Let’s say that a seller receives an offer from a buyer that needs to sell their house first—but the seller doesn’t know about this big detail.  They verbally agree on a price of $450,000, but later the buyer lets the seller know they need to sell their current home first.  This house to sell contingency can change everything, with the seller easily countering at $465,000 because of these additional terms.  They may even reject the offer completely until you have a buyer—which then means you might lose out on the house you want to someone else who has the funds available.

It’s therefore best to have your current house under contract before purchasing a new home, since a house to sell contingency can affect your negotiation tactics, terms, and pricing.  Again, you’re free to browse and research properties, but you’d ideally want to have your house under contract (or be very close to finding a buyer) before putting an actual offer in on a house.

PRO TIP: Sellers can show their homes to other buyers while they’ve accepted a house to sell contingency, but their status on the MLS will change and showings will be affected.  Buyers and their agents will likely pass on scheduling a showing, so it’s best not to start looking for a house until after you receive an offer to purchase yours.

While sellers usually steer clear of house to sell contingencies, they’ll usually accept a house to close contingency.    This means you already have a buyer and the contract is only contingent on financing.  This situation is far more secure than a house to sell contingency, and sellers will be less worried about accepting this type of offer.  You’ll also come in with better terms, which will lead to a better deal for you.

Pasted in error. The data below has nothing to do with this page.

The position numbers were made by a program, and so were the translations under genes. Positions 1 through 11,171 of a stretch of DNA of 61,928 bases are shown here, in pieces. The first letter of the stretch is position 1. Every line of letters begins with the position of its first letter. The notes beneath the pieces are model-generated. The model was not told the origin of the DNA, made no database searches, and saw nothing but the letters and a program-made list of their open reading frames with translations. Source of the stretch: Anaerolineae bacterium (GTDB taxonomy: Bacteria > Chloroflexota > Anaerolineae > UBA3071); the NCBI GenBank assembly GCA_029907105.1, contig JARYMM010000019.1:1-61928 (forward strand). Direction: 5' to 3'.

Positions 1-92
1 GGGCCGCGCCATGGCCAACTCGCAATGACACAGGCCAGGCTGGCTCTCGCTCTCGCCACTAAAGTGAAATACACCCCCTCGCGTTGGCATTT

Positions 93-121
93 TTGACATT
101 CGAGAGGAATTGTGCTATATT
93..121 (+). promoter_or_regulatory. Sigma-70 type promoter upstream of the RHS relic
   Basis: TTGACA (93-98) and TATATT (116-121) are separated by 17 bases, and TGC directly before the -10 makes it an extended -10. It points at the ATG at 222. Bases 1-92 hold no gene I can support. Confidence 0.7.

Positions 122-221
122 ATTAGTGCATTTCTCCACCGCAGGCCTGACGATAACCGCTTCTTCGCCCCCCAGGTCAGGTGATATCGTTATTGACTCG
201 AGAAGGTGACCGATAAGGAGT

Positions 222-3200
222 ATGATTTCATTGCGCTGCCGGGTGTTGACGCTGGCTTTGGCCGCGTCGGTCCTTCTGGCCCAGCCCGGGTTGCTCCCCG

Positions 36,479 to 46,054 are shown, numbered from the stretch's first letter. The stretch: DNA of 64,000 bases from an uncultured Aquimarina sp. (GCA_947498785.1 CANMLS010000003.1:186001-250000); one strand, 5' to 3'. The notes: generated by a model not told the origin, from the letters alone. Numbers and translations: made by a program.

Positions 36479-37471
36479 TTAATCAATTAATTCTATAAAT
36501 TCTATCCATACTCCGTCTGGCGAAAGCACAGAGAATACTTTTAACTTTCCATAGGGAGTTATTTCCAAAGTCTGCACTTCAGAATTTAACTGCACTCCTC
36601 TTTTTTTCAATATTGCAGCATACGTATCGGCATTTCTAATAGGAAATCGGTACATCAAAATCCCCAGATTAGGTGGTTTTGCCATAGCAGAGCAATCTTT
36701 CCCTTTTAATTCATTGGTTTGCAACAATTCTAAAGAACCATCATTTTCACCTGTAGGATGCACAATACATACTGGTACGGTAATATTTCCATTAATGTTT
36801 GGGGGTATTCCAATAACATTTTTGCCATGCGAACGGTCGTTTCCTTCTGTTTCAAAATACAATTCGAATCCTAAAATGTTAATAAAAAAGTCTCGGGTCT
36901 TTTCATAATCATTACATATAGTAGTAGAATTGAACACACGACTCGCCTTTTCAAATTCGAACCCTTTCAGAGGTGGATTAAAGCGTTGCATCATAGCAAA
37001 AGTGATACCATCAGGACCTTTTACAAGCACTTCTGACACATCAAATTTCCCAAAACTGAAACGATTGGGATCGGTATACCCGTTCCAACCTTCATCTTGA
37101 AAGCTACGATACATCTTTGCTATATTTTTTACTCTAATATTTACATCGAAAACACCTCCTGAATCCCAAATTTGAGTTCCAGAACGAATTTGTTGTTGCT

Step 4: Prepare For Incoming Offers

Your agent should know that you’re close to receiving an offer once they’re showing your property 5-7 times per week.  You may need to adjust your marketing or your price if showings come to a standstill.  It’s always best to make a price change before your market time accumulates, as your best chance of getting asking price is within the first 2 weeks of listing.

Your agent can help you to navigate this intricate timing.  Follow your agent’s advice on when to start aggressively looking for your new home.  Houses are always coming on and off the market, and what’s here today may be gone tomorrow.  Remembering this fact will help you do two things: avoid disappointment by not picking your dream home before it’s time, and be confident that great properties are always popping up.  If you miss out on one, there will always be another.

Step 5: Accept an Offer On Your Home